Island photographer captures the old-fashioned in the new normal
When Steven Corie’s friend in March sent him an article about a photographer offering free shoots of people on their front porches during the pandemic, he was inspired, he said.
Photographing islanders — from a safe distance — was an opportunity to capture slices of life and moments in history when Americans were staying home and getting to know their neighbors again, he said.
It also was a way for Corie to return to his love of still photography, he said.
The project, which he calls “Galveston Porch-Traits” captures a rare time in the hectic age of social media when people are again spending time on their porches and with each other, he said.
In a time of social distancing, people were socializing in an old-fashioned way, he said.
“With social media and TV and everything going on these days, people just don’t sit on their porches,” Corie said. “Since all this was going on, people were tired of staying in their houses. They were waving as you drive by; reminds me of days of old.”
Corie, 70, began his career as a photographer in Dallas, shooting for D Magazine and Texas Monthly.
Soon, he began shooting production stills for companies making TV commercials.
He enjoyed that and became a gaffer, which is a chief lighting technician, and he was a lighting director.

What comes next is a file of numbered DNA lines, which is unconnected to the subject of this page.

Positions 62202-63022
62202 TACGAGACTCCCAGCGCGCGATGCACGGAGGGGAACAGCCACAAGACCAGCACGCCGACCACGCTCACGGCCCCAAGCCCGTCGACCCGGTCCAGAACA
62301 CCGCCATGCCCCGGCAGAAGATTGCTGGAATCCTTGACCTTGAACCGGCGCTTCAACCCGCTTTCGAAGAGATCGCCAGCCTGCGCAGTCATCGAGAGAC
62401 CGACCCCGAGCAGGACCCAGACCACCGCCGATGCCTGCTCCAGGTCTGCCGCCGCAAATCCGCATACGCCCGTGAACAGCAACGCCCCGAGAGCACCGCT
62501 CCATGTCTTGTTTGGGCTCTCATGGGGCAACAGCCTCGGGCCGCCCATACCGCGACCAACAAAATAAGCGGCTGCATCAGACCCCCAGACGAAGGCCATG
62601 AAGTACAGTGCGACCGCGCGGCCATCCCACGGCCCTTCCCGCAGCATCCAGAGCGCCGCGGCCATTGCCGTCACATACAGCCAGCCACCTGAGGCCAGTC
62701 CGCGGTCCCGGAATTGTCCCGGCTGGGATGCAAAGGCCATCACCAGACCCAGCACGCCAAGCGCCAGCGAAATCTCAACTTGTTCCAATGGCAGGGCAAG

After about 10 years, he found himself behind the movie camera as a director of photography, shooting commercials for Harrah’s Casinos, Walmart, Southwest Airlines, McDonald’s, Taco Cabana and Popeyes, to name a few.
In 2017, he retired and move to the island to be nearer his mother, Carrie Corie.
He first approached people he knew to be subjects of his portraits. But even people he doesn’t know are receptive after he explains his project, he said.
His dog, JosephBlue, is his is photo assistant, he said. People with their pets are a constant theme, he said.
“I love shooting people with their dogs,” he said. “It’s amazing how many people have pets on this island.”
The project is an ideal way to spend retirement, he said.
“My love for still photography is still huge, plus the beauty of Photoshop,” Corie said. “It has taken awhile to get used to the digital curve, but I’m getting there.”
Corie shoots with a Canon EOS 5D Mark III, which he calls his main workhorse, and a Canon G56.
He hopes the project catches on and continues, eventually culminating in a coffee-table book, he said.
“As it catches on, more people will want to volunteer for it; it could just be ongoing,” Corie said. “I like to see people come out and smile and laugh on their porches.”